Lastly, and the stronger you are, the easier this is, and the better you will be at it, but you want to play "advanced chess". "Advanced chess" is term for using both the computer and your knowledge to pick the best move. In its infancy, Anand was considered the best at this, and there were a few tournaments where these top players were allowed to use a computer. Here is an article. As part of this cyborg play, and this is the key, you want to force in certain series of the computer's best moves or even some of your own human moves, so, in essence, the program only starts analyzing from that point.

For example, if you and I are playing and we are on move 28, and you just let your computer analyze from there, it may analyze out to move 38. Not bad, but if I am able to force in 7 likely moves based on my 40 years' of experience and the computer's evaluation along the way, and only then let it think uninterrupted, I start at move 35, and might get to move 45.

If you are evaluating a position based on the end result at move 38, but I am evaluating it based on move 45, 7 moves later; I am much more likely to be successful, and win the game.

That is how I would use one if I played correspondence chess. Frankly, I am too impatient so I was never into correspondence in the old days of postcards, but the advent of computers really turned it into more machine versus machine, so that really killed any chance I would get into this in the future; but to each his own.

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    I haven't played this way, but it seems like these days whoever knows how to tune their engine and has the most / correct kind of compute power would win. I can't find the exact quote right now but I recall that Magnus said about computer play that they play like they don't understand anything and then they win. If computers win by playing weird moves then how am I to judge these moves? – Michael West Jan 22 at 12:32
  • I would be interested in a match between a grandmaster with a computer vs just the computer with the same specs. I'm not convinced the grandmaster actually adds any strength in the long run. – orlp Jan 22 at 14:50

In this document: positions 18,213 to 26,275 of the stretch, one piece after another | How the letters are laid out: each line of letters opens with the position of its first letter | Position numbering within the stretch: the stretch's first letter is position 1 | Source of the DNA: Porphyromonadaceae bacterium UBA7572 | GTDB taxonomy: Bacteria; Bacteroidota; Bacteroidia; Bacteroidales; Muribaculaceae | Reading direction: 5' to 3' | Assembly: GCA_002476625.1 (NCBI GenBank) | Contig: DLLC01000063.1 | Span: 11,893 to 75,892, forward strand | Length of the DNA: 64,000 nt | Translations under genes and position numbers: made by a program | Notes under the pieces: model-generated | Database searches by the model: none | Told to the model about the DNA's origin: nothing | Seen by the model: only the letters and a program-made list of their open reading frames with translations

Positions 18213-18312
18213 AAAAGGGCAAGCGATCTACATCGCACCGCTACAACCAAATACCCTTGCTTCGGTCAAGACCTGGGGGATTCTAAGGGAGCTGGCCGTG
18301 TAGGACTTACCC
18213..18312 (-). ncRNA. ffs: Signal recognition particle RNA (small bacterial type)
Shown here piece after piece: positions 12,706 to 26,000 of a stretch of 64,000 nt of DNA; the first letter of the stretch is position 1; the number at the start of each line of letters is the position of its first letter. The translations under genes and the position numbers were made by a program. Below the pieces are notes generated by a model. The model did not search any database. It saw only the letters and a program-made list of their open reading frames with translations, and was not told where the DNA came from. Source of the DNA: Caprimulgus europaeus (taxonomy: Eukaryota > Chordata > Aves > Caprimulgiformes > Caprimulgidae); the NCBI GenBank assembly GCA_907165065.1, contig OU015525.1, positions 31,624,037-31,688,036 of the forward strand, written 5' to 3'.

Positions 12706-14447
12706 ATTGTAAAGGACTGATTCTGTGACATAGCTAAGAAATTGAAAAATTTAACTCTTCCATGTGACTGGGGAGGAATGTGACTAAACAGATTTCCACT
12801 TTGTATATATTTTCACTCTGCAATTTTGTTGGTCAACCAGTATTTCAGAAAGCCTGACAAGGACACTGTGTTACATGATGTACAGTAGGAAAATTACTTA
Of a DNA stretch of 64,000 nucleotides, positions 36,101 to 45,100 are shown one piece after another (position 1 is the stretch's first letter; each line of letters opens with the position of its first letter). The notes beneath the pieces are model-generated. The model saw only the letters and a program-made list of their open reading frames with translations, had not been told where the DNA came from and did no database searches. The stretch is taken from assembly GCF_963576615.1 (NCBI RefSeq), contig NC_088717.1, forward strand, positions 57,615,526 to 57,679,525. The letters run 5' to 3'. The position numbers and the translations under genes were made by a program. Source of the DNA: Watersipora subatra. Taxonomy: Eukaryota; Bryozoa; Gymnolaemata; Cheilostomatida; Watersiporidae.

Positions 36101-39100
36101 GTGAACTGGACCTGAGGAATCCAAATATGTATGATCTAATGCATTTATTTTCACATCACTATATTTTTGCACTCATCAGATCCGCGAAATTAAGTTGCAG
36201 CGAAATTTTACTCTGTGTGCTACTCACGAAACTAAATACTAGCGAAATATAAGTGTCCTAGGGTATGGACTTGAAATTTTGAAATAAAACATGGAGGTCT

• I've talked to a few correspondence players on the leela discord who say it's pretty obvious when someone is just letting an engine play for them. Turns out the engines are fallible in ways that are sometimes easier to see than to fix. – Oscar Smith Jan 22 at 22:15
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This is by no means complete, but here's a few things.

  1. Use at least 2 engines. More different is generally better. Lc0 and SF would be an obvious pair.
  2. Especially with leela, look at the point of view of the engine. Dig into disagreements.
  3. Realize most of your games will be draws
  4. Make sure you have tuned your engines for long time control. For leela, that typically means using a bigger net since you will have plenty of time to get nodes.
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    I contribute with this idea: Look for positions in which several good moves looks almost the same to an engine. Its like a flat landscape. Or on the contrary, look for very complex positions that the horizon is far deep that your opponent will burnt his machine, before finishing on time his analisis. – djnavas Jan 23 at 10:10